Courtney Ewart's Research at Davidson
Molecular Analysis of the Mouse Hepatitus Virus Receptor, MHVR

The murine coronavirus mouse hepatitis virus strain A59 (MHV), which affects mice, has a primary cellular receptor called MHVR. MHVR isa transmembrane murine biliary glycoprotein, which exists naturally as a 2- or 4-domain protein. The primary binding site for MHV-A59 is a small sequence of amino acids in domain 1. However, when domain 4 is absent, MHVR is no longer a functional receptor for MHV. This research project involves investigating what regions other than domain 1 of MHVR are important in the virus-binding event of MHV-A59, and serves as a model for interactions between viruses and their host receptors.

Two different constructs of MHVR are being used in this investigation. One construct, containing domains 1 and 2 of MHVR (1,2), is a non-functional receptor. The other construct (1,4), which contains domains 1 and 4, functions normally as a receptor for the mouse hepatitis virus. The general procedure for this project is to make the (1,2) receptor look more like the (1,4) MHVR by mutating small sequences in domain 2, and then monitoring the receptor activity of the mutants.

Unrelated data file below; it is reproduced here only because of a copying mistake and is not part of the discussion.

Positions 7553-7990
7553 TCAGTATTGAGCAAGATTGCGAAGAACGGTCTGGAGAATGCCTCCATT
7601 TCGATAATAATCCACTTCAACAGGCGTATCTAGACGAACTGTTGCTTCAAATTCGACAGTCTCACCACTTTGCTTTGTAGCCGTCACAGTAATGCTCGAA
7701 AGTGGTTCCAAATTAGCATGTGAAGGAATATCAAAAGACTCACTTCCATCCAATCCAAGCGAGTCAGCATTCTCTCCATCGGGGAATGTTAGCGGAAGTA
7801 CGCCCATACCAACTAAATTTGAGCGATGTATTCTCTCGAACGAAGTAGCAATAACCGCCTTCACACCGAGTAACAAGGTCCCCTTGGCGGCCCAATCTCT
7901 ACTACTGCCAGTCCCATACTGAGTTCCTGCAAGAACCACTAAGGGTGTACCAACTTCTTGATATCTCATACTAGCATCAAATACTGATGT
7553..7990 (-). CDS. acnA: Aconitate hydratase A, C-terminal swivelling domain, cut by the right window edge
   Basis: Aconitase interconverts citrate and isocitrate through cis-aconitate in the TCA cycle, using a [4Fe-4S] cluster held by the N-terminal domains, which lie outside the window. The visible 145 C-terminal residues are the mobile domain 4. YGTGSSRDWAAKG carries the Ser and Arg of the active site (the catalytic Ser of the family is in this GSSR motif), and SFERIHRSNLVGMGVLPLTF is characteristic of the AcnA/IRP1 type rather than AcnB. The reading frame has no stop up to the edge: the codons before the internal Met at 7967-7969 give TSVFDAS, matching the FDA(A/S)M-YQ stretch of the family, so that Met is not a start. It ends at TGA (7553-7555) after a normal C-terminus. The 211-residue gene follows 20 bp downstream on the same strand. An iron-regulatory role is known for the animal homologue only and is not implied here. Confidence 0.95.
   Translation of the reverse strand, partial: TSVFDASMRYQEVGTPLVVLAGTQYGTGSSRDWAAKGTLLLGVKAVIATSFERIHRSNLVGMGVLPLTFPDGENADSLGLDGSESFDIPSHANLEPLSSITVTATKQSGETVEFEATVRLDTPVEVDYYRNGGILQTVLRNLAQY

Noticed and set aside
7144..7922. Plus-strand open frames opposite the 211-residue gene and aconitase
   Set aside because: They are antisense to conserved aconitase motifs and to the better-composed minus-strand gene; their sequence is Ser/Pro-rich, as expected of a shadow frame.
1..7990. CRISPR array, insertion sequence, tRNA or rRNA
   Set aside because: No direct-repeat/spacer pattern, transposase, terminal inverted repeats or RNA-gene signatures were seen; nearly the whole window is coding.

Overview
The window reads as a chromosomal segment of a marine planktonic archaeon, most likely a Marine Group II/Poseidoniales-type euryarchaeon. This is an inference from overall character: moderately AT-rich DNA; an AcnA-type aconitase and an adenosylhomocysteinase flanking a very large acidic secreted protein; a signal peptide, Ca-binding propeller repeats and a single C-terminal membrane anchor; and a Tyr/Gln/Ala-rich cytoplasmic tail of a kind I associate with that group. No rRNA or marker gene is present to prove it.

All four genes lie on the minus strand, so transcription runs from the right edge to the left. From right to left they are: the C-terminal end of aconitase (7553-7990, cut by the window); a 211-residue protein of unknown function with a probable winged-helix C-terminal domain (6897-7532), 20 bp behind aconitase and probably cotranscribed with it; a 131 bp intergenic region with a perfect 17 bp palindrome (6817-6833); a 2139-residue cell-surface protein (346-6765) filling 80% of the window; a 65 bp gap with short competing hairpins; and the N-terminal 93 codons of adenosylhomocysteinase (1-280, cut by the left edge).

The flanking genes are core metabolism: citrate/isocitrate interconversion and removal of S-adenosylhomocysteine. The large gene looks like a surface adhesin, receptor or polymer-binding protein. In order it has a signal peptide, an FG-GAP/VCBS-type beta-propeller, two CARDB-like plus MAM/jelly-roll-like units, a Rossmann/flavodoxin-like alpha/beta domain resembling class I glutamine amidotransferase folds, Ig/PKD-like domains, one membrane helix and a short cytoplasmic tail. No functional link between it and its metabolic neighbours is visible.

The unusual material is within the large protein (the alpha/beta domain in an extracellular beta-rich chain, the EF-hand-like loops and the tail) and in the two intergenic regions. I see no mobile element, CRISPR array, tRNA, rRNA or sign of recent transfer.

The two MHVR constructs were initially PCR amplified, extracted and purified from their original insect expression vectors because they eventually need to find their way into a mammalian expression plasmid. The MHVRs were then ligated into a cloning vector (pGEM-T), as an intermediate step before cloning them into their mammalian vector. Southern blot analysis showed that only MHVR(1,2) was successfully cloned into pGEM-T. Thus, MHVR(1,4) was extracted from a different plasmid, and its presence has been indicated so far on an agarose gel. Southern blot analysis remains to be done.

A mutagenesis protocol was then chosen and primers designed to create one deletion and one mismatch mutation in MHVR(1,2) so that it resembles MHVR(1,4) more closely. The mutations are in the process of being made. Once the mutagenesis protocol is complete, the constructs will be sequenced to ensure the mutations occurred. Finally, these mutated receptors will be cloned into a mammalian expression plasmid (pcDNA3.1) so that their activity can be monitored in gerbil cells. The gerbil cells will be induced to express the plasmids containing the mutated receptors. These cells will then be exposed to MHV to monitor the activity of the mutant receptors.


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